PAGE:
July 6, 2015, 06:49 PM
Moving to Florence - accomodations
Buona sera, Lourdes
I have been actively working on our project to move to Florence for a bit over a year, now, as opposed to just thinking about it. In the process, I have read a number of your posts, and blog articles, all very insightful, and helpful. Considering your vast experience, I thought you might be the best person to address first about a matter that preoccupies me (amongst others :-)), that is renting accomodations.
I have traveled to Florence three time this year, each time looking for accomodations. Did lots of research on the Internet, contacted a number of real estate agents, and not much has come up, frankly. The prohibitive prices and size/disposition of the rooms were the main obstacles to our finding the appropriate accomodation. I am a single mom, working from home as self emplyed, and have a budget, most of which is spent on sending my 8 year old daughter to English speaking school (i.e. the international school in Bagno a Ripoli). I don't mind and actually prefer living in the outskirts of Florence, but it has to be reasonable distance from the school, so I've been looking mostly south of Florence, as far as Impruneta, perhaps Strada in Chianti, because that is as far as the private bus company would operate.
I had recently made an offer on a house in Ugolino, but the negotiations did not succeed, because the owner was adamant in wanting, in addition to two month's rent deposit (no problem with that, or three months, on my part), a fidiussione bancaria (bank garantee) covering 12 months rent. I do read Italian, and have a legal background, so I read some about this creature. I am highly uncomfortable with it, because it can be very intricate and lead to abuse on the owner's part. At 1500 euros per month rent, giving access to a full year's rent to the owner is just not something I am prepared to do. And leaving that much money in a bank in Italy makes me extremely uncomfortable in the current economic climate.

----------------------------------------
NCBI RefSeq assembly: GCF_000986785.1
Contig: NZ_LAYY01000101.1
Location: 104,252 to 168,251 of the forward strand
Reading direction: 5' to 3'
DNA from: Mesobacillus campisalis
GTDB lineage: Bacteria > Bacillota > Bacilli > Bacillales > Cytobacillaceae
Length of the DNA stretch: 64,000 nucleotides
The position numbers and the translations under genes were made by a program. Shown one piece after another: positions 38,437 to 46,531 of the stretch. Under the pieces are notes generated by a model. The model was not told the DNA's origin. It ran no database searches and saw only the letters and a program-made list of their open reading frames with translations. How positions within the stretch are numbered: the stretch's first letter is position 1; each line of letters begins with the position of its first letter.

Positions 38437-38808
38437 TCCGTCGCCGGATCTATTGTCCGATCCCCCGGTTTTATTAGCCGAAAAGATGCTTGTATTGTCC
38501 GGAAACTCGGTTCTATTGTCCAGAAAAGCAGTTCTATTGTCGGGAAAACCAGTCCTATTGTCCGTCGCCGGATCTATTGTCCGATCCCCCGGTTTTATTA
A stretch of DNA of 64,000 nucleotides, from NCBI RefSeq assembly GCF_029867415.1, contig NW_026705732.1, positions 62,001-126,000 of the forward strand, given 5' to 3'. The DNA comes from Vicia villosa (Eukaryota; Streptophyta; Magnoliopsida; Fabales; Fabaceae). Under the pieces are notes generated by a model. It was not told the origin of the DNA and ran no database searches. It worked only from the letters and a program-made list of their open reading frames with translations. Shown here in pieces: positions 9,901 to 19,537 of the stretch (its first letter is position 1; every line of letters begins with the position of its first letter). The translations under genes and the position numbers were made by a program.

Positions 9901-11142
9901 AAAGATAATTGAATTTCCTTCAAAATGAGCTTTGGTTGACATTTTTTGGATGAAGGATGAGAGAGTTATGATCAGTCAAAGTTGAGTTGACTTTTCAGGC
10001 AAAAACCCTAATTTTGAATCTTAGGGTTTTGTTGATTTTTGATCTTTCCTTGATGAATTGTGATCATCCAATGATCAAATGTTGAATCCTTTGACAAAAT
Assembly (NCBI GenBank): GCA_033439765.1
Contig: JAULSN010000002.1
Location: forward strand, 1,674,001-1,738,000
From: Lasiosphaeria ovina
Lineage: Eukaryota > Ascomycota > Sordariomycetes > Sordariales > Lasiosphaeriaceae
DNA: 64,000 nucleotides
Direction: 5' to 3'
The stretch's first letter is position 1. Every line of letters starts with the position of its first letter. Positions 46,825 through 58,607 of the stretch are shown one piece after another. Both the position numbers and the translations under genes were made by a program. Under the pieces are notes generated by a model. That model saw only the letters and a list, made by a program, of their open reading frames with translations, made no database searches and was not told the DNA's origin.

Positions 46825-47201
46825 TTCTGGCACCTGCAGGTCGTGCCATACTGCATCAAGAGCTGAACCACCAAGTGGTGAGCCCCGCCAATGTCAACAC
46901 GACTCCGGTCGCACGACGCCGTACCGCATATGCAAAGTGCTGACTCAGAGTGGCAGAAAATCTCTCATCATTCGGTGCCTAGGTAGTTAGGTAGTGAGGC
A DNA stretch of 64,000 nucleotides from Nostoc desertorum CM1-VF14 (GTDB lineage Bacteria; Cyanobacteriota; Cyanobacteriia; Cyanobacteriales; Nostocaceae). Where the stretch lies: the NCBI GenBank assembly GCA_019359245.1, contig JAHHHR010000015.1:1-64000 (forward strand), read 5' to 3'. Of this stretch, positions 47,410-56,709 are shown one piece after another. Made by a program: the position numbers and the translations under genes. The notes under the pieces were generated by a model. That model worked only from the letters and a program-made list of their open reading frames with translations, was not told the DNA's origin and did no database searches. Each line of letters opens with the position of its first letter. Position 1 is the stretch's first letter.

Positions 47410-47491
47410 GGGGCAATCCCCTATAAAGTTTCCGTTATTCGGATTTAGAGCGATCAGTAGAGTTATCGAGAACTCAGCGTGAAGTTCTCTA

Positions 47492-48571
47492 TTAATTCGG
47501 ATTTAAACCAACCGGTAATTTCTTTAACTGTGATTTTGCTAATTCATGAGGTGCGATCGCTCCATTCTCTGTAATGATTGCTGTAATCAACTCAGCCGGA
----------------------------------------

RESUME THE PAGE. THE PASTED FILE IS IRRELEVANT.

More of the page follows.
My question to you (at long last!) is: will I always be asked for this garantee? I had made an offer earlier in the spring on another house, for which a 6 month fidiussione bancaria was required. Negotiations were stopped (by me) for other reasons at that time.
And while I'am at it, any suggestions on how to find the right place to live in? I have been consulting: www.immobiliare.it; kijiji.it, trovacasa.it, soloaffito.it, idealista.it, perhaps a couple more I forget. Are there appartments/houses advertized in local papers? By other means? Agents seem very involved, or is it just an impression because of my search beeing through Internet only so far?
Thanks a million for your time. As you can expect, I am somwhat worried about the accomodation issue, as I am moving with my 8 year old daughter and our two cats. We have temporary accomodations secured until the end of September, and I would hope no to have to extend...
July 7, 2015, 12:17 PM
Housing in Italy
Hello Dominique -
First I'd like to welcome you to Italy and I hope you have a wonderful experience here. I have been here for over 23 years and I have loved all of it!
My experience has been that you always need to "know" somebody...who sometimes "knows" somebody. The good ol' do it yourself approach is just a bit more difficult here. Not impossible, but unfortunately sometimes the Italians think foreigners have an unlimited bank account and they (sometimes) assume that they can pull a fast one. For the area you are looking for - for two people - even if you are looking for a three bedroom, it just sounds like a lot.
My contact at the long term rental agency told me that fidiussione bancaria (bank garantee) is not normal proxy. It can be used between private persons - but it is not really the best solution. There are types of insurance you can purchase which will offer the same type of protection to the owner for the rent and cost you a lot less money. He also told me that normally if one does take the fidiussione route it is because there is a company taking over the rental contract and the owner wants to protect themselves from bankruptcy on the company's part.